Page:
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Alien mothership may be sending probes to Earth, Pentagon UFO chief posits with Harvard professor in draft paper

A mysterious object in our solar system could be an alien mothership sending smaller probes to monitor the Earth, according to a new draft report co-authored by the head of the Pentagon’s UFO research office.

Sean Kirkpatrick, director of the Pentagon’s new All-domain Anomaly Resolution Office, put forward the theory in a recently released, but still-unfinalized paper he wrote with a long-serving head of Harvard University’s astronomy department, Abraham Loeb.

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The paper explores the idea that extraterrestrial life is already visiting us in the form of ʻOumuamua, which in 2017 became the first interstellar object discovered traveling through our solar system. The authors say ʻOumuamua’s “extreme flat shape” and lack of a comet-like tail raise “the possibility that it was thin and artificial in origin.”

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The authors suggest that IM2, an interstellar meteor that hit the Earth in 2017 ahead of ʻOumuamua’s closest approach, may have been a “dandelion seed”-style probe released by the object in a move that would be “not too dissimilar from NASA missions.”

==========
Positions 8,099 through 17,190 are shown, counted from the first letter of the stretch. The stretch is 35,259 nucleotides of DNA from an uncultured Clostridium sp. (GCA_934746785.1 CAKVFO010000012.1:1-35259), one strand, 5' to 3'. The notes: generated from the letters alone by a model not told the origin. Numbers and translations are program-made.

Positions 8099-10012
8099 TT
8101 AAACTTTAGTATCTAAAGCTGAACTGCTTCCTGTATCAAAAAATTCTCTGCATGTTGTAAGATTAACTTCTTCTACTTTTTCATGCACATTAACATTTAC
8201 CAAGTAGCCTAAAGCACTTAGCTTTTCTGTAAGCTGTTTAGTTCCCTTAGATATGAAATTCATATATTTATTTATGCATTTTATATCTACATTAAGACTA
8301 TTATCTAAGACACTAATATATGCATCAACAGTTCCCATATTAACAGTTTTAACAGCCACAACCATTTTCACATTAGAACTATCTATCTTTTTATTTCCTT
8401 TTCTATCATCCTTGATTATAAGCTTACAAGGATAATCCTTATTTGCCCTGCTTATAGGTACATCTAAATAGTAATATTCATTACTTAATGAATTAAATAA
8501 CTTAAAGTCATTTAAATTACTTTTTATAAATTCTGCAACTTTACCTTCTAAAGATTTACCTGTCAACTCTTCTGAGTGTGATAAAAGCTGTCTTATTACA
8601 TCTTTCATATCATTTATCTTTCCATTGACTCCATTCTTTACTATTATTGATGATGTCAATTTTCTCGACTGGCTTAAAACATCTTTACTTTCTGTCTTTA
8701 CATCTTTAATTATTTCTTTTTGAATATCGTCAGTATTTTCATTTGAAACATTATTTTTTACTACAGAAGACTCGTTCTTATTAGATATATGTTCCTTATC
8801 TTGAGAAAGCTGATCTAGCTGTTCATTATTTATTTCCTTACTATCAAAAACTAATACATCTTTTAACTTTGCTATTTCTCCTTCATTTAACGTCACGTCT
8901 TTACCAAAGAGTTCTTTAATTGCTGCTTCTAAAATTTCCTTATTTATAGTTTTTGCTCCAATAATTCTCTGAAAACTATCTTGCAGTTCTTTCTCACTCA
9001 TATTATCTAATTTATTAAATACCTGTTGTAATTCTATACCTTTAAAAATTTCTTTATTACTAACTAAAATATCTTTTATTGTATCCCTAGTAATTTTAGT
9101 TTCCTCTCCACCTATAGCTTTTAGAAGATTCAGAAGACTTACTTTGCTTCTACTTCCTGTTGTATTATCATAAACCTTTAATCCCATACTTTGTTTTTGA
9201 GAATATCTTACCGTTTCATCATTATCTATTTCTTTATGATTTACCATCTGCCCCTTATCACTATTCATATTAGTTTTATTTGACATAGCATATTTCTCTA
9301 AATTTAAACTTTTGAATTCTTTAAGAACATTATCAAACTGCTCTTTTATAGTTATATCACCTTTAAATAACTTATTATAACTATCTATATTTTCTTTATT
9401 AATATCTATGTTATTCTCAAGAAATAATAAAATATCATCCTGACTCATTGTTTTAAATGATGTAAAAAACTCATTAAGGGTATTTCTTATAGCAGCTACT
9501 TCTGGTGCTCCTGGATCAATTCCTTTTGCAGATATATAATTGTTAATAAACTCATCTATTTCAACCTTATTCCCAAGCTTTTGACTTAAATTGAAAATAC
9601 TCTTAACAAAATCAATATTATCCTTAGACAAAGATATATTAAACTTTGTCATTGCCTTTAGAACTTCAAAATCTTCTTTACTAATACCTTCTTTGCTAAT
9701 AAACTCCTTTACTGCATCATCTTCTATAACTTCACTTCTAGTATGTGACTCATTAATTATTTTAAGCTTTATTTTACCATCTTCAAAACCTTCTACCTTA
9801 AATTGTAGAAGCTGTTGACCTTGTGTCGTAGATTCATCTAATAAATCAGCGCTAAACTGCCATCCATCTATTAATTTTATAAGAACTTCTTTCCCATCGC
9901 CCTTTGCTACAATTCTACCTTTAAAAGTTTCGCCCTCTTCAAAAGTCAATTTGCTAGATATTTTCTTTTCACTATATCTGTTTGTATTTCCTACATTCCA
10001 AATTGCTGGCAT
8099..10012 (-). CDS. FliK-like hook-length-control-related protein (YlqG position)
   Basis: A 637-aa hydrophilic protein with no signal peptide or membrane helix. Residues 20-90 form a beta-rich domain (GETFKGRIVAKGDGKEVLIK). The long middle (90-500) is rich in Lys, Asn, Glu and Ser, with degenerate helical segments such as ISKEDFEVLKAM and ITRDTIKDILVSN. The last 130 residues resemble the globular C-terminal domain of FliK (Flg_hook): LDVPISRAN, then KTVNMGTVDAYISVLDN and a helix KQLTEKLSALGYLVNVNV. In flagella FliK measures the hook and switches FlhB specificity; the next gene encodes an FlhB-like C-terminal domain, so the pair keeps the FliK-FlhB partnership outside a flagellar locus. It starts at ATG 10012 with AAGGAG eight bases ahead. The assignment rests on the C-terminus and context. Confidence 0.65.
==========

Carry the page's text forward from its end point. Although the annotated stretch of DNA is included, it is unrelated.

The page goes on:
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“With proper design, these tiny probes would reach the Earth or other Solar system planets for exploration,” the paper says. “Astronomers would not be able to notice the spray of mini-probes because they do not reflect enough sunlight for existing survey telescopes to notice them.”

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The paper says parachute-like probes could “slow down in the Earth’s atmosphere to avoid burnup and then pursue their objectives wherever they land.” 

The authors suggest the “overarching purpose of the journey” would likely be “scientific and exploratory in nature” because they concluded the probes would need to have been “launched in the far distant past,” before observing humans would have been a consideration.

The paper notes that Harvard’s alien-seeking Galileo Project, which Abraham leads, is hoping to recover a 2014 interstellar meteor from the Pacific Ocean floor “in the coming year.” Researchers will determine “whether its extraordinary material strength resulted from it being made out of an artificial alloy, like stainless steel or materials not yet developed by humans.”

As reported by American Military News